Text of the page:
Another go-to southern classic was the Cajun gator gumbo (31). Small chunks of crispy fried alligator, and beneath is the most beautiful gumbo flecked with the typical trinity mirepoix of onion, celery and green pepper. Then there’s okra, ham hock, Andouille sausage, rice and house-cured Tasso ham. It’s rich and smokey with a good chilli bite. Amazing stuff.
It may have come with a lengthy description, but the dark chocolate raspberry tart (8) was the only let-down of the meal. A house-made butter tart shell, dark & milk chocolate Cognac ganache, Chambord reduction and sprinkled with Savannah spice and raspberry sugar. It arrived within a minute of being ordered, fresh from the fridge. Whilst the filling was ok, it was the very soft and floppy pastry that brought it down.
Time was approaching for us to say farewell to Savannah and move on with our travels. Not before we picked up a hire car and paid a visit to Bonaventure Cemetery, made famous by being featured in the movie Midnight in the Garden of Good and Evil.
The cemetery sprawls across 100 acres of a former plantation, making it the city’s largest. Part of it overlooks the Wilmington River, whilst the rest is a network of old oak-lined roadways, obelisks and elaborate crypts, angel, cherubs and lifelike sculptures.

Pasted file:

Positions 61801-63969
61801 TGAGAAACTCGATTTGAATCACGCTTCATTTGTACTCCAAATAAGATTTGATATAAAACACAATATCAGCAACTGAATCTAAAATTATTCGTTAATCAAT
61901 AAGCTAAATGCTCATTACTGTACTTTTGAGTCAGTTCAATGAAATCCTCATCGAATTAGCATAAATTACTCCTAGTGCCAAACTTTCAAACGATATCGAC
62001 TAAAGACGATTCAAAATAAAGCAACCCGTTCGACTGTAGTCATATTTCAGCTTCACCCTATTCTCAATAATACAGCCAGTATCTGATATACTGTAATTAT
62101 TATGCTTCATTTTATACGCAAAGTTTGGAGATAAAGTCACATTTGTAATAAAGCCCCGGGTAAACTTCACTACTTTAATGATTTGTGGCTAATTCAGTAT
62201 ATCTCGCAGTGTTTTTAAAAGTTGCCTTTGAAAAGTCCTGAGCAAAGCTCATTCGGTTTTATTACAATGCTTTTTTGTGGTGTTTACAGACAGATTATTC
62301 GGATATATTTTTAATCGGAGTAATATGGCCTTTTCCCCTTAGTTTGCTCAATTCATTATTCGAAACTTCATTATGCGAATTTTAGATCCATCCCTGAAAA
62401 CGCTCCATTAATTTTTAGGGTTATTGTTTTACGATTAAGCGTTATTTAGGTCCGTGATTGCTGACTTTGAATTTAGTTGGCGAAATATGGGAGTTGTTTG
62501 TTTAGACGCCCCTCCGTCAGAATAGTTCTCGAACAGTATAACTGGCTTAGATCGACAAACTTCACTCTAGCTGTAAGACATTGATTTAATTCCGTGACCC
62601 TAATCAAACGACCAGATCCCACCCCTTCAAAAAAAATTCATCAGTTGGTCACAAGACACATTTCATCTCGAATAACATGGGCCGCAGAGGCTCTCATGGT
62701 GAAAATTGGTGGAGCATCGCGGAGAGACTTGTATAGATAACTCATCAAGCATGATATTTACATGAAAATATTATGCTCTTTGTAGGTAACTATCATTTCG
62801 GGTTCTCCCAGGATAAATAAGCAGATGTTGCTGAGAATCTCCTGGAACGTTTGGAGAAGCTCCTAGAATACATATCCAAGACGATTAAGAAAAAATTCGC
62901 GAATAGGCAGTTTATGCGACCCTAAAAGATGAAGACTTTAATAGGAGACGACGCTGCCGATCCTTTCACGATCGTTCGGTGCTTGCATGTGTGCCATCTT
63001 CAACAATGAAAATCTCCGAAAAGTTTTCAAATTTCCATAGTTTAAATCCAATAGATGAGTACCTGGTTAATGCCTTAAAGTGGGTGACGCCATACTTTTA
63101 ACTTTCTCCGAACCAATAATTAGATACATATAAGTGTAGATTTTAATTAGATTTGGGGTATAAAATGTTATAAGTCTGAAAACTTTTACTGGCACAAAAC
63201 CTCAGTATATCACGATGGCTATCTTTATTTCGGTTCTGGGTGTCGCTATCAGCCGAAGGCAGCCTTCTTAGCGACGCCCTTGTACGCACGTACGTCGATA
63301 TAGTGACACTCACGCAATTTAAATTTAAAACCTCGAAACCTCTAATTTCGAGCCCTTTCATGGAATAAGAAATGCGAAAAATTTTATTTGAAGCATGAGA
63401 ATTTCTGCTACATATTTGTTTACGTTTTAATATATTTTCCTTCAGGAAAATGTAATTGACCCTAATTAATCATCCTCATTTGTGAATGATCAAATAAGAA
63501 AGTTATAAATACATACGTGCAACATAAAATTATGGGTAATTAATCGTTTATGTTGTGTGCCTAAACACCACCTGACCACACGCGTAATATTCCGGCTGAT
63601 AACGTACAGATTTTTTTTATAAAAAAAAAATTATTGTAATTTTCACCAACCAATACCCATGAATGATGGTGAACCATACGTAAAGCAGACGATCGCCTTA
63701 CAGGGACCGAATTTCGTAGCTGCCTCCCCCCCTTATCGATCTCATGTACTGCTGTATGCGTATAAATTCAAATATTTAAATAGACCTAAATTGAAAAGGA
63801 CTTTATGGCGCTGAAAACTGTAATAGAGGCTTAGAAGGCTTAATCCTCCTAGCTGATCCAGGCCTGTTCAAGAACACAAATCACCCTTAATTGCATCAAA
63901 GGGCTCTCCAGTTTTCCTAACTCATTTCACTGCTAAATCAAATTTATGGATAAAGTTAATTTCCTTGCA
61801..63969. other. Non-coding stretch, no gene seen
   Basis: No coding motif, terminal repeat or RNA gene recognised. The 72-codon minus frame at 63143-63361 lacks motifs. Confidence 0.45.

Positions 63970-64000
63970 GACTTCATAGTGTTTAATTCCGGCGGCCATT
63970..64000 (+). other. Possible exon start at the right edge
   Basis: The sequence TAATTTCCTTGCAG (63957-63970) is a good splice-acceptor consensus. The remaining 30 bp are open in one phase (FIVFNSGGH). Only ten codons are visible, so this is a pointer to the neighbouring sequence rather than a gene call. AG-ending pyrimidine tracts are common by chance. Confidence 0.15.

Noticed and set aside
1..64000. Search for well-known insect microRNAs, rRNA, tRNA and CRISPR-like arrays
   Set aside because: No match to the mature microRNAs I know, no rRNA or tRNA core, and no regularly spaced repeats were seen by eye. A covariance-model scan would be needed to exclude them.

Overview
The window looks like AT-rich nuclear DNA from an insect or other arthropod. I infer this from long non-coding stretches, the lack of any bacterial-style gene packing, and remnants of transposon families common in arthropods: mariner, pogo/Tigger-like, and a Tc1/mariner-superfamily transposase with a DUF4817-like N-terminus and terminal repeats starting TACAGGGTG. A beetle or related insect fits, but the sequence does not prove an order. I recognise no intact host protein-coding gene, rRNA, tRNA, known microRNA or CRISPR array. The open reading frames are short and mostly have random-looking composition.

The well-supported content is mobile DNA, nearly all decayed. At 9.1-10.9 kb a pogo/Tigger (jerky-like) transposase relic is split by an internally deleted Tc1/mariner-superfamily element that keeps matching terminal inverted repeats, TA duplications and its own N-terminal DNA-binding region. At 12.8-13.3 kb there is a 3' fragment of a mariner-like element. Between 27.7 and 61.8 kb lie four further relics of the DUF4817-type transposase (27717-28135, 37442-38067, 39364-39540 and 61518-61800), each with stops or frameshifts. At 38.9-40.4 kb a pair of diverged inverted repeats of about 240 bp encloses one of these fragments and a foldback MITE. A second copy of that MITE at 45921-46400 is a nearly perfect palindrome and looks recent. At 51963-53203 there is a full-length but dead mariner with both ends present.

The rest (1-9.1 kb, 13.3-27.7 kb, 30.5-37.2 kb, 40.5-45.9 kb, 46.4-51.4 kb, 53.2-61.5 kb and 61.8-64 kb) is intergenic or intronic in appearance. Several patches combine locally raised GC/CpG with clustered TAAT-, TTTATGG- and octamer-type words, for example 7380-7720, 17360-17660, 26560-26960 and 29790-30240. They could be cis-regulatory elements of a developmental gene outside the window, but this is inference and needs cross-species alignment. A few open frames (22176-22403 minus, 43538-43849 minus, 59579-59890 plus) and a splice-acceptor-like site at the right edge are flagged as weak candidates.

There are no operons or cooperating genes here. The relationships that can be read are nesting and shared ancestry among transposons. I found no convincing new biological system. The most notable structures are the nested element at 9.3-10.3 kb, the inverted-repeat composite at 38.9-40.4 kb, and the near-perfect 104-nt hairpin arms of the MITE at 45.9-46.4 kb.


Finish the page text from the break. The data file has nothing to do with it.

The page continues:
Many notable citizens are laid to rest throughout the grounds; town dignitaries and veterans from the Civil War and American Revolution, writer Conrad Aiken and songwriter Johnny Mercer.
One of the most visited grave sites in the cemetery is that of Little Gracie. Her caged-off plot is a well-kept flowering garden with one main centrepiece; a life-sized carved marble statue of Gracie sitting by a tree trunk, clutching a flower.
Little Gracie Watson was born in 1883, the only child to her parents. Her father was manager of one of Savannah’s leading hotels at the time, where Gracie was a bit of a favourite with the guests. At age six she died of pneumonia.
Walking around the cemetery reveals many more children’s graves, and stopping to read the headstones gives insight into who they were and when they passed. Some may think it’s a morbid exercise, but walking around a cemetery is strangely calming. It’s definitely a place that people should consider visiting when in Savannah.
And for us, it was time to grab one last espresso from City Coffee before crossing the towering Talmadge Memorial Bridge and head northeast up the coast.